EDP Sciences
Free access
Issue A&A
Volume 415, Number 3, March I 2004
Page(s) 1009 - 1019
Section Interstellar and circumstellar matter
DOI http://dx.doi.org/10.1051/0004-6361:20034160



A&A 415, 1009-1019 (2004)
DOI: 10.1051/0004-6361:20034160

BeppoSAX observations of soft X-ray intermediate polars

D. de Martino1, G. Matt2, T. Belloni3, F. Haberl4 and K. Mukai5

1  INAF-Osservatorio Astronomico di Capodimonte, Via Moiariello 16, 80131 Napoli, Italy
2  Dipartimento di Fisica, Universita' degli Studi Roma Tre, Via della Vasca Navale 84, 00146 Roma, Italy
    e-mail: matt@fis.uniroma3.it
3  INAF-Osservatorio Astronomico di Brera, Via Bianchi 46, Merate, Italy
    e-mail: belloni@merate.mi.astro.it


4  Max-Planck-Institüt für Extraterrestrische Physik, Giessenbachstraße, Postfach 1312, 85741 Garching, Germany
    e-mail: fwh@mpe.mpg.de
5  Laboratory for High Energy Astrophysics, NASA/GSFC, Code 662, Greenbelt, MD 20771, USA
    e-mail: mukai@milkyway.gsfc.nasa.gov

(Received 5 August 2003 / Accepted 31 October 2003)

Abstract
We present broad-band (0.1-90 keV) spectral and temporal properties of the three Intermediate Polars, RE 0751+144 (PQ Gem), RX J0558.0+5353 (V405 Aur) and RX J1712.6-2414 (V2400 Oph) based on simultaneous soft and hard X-ray observations with the BeppoSAX satellite. The analysis of their spectra over the wide energy range of BeppoSAX instruments allows us to identify the soft and hard X-ray components and to determine simultaneously their temperatures. The black-body temperatures of the irradiated poles of the white dwarf atmosphere are found to be 60-100 eV, much higher than those found in their synchronous analogues, the Polars. The temperature of the optically thin post-shock plasma is well constrained in RX J1712.6-2414 and in RE 0751+144 (13 and 17 keV) and less precisely determined in RX J0558.0+5353. In the first two systems evidence of subsolar abundances is found, similarly to that estimated in other magnetic Cataclysmic Variables. A Compton reflection component is present in RX J0558.0+5353 and in RE 0751+144 and it is favoured in RX J1712.6-2414. Its origin is likely at the irradiated white dwarf surface. Although these systems share common properties (a soft X-ray component and optical polarized radiation), their X-ray power spectra and light curves at different energies suggest accretion geometries that cannot be reconciled with a single and simple configuration.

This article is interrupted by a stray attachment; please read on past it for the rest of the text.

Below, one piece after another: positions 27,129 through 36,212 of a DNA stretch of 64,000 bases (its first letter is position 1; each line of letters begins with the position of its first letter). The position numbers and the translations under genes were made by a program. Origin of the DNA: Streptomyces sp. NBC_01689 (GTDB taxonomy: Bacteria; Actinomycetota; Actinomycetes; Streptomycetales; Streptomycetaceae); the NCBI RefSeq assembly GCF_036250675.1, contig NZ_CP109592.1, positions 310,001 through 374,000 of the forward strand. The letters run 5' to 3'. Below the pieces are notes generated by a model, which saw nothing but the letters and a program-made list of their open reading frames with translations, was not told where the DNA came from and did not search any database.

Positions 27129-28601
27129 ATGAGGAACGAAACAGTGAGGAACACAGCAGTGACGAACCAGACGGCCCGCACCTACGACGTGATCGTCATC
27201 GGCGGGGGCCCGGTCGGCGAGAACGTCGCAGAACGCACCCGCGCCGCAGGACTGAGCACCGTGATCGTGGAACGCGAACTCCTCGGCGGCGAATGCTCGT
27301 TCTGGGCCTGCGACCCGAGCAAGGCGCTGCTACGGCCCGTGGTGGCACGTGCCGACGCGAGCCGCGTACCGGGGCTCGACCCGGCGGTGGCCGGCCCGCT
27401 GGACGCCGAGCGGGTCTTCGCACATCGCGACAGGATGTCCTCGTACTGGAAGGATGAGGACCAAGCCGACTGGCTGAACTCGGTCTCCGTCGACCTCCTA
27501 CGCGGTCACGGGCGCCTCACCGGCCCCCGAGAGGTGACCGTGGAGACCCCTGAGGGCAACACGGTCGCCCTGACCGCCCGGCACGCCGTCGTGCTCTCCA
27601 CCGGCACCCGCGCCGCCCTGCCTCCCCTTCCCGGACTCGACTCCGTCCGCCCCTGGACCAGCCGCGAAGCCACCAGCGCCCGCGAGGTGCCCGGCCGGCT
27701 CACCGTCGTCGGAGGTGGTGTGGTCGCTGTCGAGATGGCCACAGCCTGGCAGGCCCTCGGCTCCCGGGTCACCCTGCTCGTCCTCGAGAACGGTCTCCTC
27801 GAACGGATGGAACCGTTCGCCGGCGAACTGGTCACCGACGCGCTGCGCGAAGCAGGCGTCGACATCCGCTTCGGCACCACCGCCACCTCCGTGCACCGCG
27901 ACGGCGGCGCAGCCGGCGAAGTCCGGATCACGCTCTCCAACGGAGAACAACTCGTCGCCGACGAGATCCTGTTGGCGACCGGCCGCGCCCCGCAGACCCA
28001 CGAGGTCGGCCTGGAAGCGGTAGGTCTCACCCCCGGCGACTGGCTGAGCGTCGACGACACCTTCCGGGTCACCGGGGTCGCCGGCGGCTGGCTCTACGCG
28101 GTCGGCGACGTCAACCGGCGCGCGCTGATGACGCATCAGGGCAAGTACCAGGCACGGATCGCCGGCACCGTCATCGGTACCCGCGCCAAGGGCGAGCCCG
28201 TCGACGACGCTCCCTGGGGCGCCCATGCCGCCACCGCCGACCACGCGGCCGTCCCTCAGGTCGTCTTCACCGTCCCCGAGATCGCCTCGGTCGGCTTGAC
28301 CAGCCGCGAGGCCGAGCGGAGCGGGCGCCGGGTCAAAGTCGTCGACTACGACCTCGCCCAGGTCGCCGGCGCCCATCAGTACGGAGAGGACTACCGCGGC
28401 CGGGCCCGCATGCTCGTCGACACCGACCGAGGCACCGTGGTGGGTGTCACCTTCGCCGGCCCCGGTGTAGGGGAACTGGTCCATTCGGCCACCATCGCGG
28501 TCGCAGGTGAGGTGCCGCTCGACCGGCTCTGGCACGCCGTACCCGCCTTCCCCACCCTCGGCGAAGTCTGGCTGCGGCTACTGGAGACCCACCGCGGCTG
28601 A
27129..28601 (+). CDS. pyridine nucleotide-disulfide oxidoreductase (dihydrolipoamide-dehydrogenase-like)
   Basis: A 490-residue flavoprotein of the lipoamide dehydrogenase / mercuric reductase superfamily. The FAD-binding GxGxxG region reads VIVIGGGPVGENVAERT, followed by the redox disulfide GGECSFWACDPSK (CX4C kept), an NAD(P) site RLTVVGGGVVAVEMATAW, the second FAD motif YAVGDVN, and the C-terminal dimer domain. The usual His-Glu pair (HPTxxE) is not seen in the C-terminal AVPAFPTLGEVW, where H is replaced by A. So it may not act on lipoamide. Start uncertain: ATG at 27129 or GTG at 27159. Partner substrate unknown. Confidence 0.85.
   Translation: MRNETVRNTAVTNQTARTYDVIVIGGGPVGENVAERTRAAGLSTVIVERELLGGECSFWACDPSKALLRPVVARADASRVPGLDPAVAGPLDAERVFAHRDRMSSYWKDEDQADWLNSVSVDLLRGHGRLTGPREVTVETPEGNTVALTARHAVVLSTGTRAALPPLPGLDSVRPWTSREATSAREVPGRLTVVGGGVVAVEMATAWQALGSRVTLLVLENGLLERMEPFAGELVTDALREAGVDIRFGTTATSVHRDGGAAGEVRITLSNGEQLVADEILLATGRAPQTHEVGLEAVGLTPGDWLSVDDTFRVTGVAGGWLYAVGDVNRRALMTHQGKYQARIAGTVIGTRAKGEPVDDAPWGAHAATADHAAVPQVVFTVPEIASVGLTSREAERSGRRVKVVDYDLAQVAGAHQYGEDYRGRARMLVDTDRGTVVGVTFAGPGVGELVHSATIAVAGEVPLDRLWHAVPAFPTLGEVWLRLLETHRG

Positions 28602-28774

Key words: accretion, accretion discs -- binaries: close -- stars: individual: RE 0751+144 (PQ Gem), RX J0558.0+5353 (V405 Aur), RX J1712.6-2414 (V2400 Oph) -- X-rays: binaries

Offprint request: D. de Martino, demartino@na.astro.it

SIMBAD Objects



© ESO 2004

What is OpenURL?

The OpenURL standard is a protocol for transmission of metadata describing the resource that you wish to access. An OpenURL link contains article metadata and directs it to the OpenURL server of your choice. The OpenURL server can provide access to the resource and also offer complementary services (specific search engine, export of references...). The OpenURL link can be generated by different means.
  • If your librarian has set up your subscription with an OpenURL resolver, OpenURL links appear automatically on the abstract pages.
  • You can define your own OpenURL resolver with your EDPS Account. In this case your choice will be given priority over that of your library.
  • You can use an add-on for your browser (Firefox or I.E.) to display OpenURL links on a page (see http://www.openly.com/openurlref/). You should disable this module if you wish to use the OpenURL server that you or your library have defined.

Editor-in-Chief: T. Forveille
Letters Editor-in-Chief: J. Alves
Managing Editor: C. Bertout

ISSN: 0004-6361 ; e-ISSN: 1432-0746
Frequency: 12 volumes per year
Published by: EDP Sciences

Mirror sites: CDS | EDP Sciences
  RSS feeds
© The European Southern Observatory (ESO)